Your Loss Is Your Gain

Uncle Sam has extended the time frame for loss carrybacks. Should you take advantage?

• For Schnitzer Steel Industries, a combination of the carryback extension and a manufacturing tax break effectively reduced the company’s 2009 tax rate by 12.8%. Schnitzer, which reported $2 billion in revenues last year, claimed a $49 million tax refund.

Pier 1 Imports was quick to file its carryback with the IRS and received a tax refund in January of $56 million.

• Jewelry purveyor Zale carried back operating losses from 2009 and filed for a $17 million refund.

• Recreational vehicle maker Winnebago Industries wasn’t able to carry back all of its 2009 net operating losses until the government extension, which allowed the company to realize an additional refund of $4.8 million.

Bank of Granite estimated that the benefit of the extended carryback could “approximate $4.0 million,” adding that “the refund will also supplement the Bank’s liquidity.”

William Lyon Homes is “considering” applying its 2009 losses to its 2004 taxable year. To maximize those losses (and, therefore, the refund), the company said it also might defer booking “cancellation of indebtedness” income that resulted from its repurchase of its own bonds during 2009.

Palm said its total potential tax benefit from the carryback would amount to $200 million. — M.L.

Pill Poppers

Companies covet net operating losses (NOLs), which can be used up to 20 years into the future to reduce the amount of income subject to taxes. But thanks to Section 382 of the Internal Revenue Code, much of their benefit can be wiped out if a company is acquired.

Last year, Citigroup enacted a poison pill in hopes of protecting $44 billion worth of NOLs from acquisition. A year earlier, homebuilder Hovnanian crafted a poison pill to shield $392 million in NOLs.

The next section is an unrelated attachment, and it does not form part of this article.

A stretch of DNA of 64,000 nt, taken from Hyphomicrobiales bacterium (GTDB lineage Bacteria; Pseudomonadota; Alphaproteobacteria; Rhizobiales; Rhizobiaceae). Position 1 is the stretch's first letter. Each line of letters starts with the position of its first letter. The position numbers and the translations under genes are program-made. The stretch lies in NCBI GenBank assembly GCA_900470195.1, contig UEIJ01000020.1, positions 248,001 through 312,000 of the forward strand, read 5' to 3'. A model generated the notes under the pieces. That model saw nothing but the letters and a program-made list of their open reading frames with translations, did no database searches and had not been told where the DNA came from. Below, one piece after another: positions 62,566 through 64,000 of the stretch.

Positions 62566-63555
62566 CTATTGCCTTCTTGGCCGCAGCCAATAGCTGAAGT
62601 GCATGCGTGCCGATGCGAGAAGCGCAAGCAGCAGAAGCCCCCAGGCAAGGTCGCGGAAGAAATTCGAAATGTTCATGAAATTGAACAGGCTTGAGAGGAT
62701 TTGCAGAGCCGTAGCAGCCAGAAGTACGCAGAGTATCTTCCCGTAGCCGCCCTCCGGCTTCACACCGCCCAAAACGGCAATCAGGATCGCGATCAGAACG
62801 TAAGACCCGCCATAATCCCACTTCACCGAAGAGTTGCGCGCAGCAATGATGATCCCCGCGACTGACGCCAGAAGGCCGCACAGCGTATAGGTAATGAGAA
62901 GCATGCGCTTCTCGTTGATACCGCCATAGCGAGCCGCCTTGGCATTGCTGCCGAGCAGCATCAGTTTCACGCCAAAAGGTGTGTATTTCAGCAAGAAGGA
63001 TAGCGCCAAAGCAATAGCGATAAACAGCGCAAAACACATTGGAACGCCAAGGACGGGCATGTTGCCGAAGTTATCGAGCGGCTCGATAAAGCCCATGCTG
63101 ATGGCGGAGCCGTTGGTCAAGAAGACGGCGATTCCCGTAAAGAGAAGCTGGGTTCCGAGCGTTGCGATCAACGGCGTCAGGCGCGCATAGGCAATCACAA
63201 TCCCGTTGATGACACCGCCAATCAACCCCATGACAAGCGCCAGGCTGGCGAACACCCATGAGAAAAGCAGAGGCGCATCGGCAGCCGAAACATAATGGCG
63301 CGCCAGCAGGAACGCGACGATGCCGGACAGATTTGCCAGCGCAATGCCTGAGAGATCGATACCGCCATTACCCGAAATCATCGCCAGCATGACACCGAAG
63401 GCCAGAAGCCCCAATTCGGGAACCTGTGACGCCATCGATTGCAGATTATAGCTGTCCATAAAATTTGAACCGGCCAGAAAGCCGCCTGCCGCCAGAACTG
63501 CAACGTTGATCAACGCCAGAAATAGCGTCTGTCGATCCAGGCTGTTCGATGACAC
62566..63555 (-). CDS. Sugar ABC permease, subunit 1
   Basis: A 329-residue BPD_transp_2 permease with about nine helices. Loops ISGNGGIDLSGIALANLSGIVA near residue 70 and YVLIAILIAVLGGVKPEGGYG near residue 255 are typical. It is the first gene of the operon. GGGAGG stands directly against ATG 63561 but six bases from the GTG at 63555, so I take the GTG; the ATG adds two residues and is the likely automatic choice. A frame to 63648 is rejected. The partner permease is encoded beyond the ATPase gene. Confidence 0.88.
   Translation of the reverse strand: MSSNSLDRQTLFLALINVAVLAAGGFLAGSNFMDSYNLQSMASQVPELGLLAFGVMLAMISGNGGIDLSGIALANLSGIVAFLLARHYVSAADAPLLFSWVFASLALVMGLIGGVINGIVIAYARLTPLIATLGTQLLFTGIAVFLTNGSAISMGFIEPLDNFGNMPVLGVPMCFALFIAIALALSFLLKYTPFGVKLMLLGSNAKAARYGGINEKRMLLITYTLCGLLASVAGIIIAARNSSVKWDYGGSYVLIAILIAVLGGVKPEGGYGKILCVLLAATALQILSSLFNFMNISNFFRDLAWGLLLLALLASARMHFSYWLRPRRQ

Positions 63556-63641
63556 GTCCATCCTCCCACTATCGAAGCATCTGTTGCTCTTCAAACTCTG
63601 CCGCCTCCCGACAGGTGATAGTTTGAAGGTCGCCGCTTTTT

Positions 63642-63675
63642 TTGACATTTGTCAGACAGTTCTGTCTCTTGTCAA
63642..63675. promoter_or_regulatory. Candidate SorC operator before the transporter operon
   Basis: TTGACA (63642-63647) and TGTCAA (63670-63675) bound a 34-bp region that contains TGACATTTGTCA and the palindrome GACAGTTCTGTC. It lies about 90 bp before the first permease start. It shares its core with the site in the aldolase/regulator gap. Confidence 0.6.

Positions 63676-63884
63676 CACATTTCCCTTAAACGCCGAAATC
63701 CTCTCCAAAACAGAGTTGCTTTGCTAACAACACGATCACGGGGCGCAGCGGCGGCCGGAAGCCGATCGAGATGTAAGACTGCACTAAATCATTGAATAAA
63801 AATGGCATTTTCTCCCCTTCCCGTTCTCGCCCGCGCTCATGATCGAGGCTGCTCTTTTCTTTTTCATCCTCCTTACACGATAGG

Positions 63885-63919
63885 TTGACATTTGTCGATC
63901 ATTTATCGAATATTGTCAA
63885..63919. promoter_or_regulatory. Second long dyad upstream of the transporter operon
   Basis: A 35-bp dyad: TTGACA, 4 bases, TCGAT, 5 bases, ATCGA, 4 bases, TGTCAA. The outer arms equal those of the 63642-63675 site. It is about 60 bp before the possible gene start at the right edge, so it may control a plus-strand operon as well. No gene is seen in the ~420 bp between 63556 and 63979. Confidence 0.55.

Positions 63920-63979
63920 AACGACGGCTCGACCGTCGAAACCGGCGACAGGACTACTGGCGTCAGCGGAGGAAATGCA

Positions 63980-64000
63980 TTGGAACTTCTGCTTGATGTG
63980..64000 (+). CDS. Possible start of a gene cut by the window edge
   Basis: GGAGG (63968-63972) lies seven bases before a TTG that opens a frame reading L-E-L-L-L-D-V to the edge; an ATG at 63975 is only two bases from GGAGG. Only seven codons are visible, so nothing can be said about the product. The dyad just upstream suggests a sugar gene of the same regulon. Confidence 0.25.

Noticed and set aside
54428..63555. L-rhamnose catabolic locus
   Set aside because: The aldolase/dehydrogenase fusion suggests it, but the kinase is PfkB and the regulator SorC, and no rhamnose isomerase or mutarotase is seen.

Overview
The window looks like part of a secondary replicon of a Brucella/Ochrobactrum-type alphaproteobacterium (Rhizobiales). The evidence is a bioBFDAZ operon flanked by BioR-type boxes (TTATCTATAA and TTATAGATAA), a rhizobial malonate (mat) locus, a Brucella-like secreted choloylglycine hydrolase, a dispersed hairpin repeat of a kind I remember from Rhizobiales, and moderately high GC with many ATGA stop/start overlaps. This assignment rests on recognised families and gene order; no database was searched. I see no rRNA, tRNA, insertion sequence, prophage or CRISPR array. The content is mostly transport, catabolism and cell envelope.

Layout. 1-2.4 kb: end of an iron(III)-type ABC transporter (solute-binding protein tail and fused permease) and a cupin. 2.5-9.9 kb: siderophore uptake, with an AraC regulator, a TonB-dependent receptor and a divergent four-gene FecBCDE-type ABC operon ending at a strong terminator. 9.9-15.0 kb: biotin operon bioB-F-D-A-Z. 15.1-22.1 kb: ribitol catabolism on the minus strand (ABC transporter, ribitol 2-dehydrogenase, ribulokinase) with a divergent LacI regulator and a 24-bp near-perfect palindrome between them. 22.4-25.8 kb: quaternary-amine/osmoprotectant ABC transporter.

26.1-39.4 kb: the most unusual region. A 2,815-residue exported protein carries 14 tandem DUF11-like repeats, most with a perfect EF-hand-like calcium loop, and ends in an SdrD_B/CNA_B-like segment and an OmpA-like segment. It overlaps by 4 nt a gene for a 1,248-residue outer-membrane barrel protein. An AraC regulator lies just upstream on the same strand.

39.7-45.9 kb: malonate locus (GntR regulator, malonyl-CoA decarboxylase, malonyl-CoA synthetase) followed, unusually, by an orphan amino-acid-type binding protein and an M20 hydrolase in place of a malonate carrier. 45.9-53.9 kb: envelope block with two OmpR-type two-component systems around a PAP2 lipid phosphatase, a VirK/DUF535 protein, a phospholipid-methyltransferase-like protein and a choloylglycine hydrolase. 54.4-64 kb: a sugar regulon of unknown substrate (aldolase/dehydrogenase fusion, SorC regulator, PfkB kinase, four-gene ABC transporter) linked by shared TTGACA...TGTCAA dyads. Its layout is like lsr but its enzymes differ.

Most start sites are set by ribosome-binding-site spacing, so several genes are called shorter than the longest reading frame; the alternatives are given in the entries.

When a company is acquired, the amount of income it can offset with existing NOLs becomes subject to a cap, which is calculated by multiplying the company’s market capitalization by the long-term tax-exempt rate as prescribed by the tax code (which in January was 4.14%). That means a target company with a $1 billion market cap on the day of an ownership change could use NOLs to offset only $41.4 million of income in any subsequent years.

Section 382 is a “harsh” rule put in place to prevent “the trafficking of losses,” says tax expert Robert Willens. He says the IRS didn’t like the idea that a financially fit company could buy companies with huge operating losses just to get their hands on a target company’s NOLs. “The rule makes NOLs neutral in an acquisition,” adds Willens.

Neutral, that is, unless the government itself is the acquirer. General Motors and Chrysler effectively sold themselves to the government when they accepted bailout funds from the Treasury Department’s Automotive Industry Financing Program. That should have wiped out most of their NOLs, but the IRS issued guidance last April saying the bailout would not trigger Section 382 restrictions for the carmakers. Meanwhile, Ford Motor Co., which took no government money, was forced to turn to a poison pill to protect its $19 billion worth of NOLs. — M.L.

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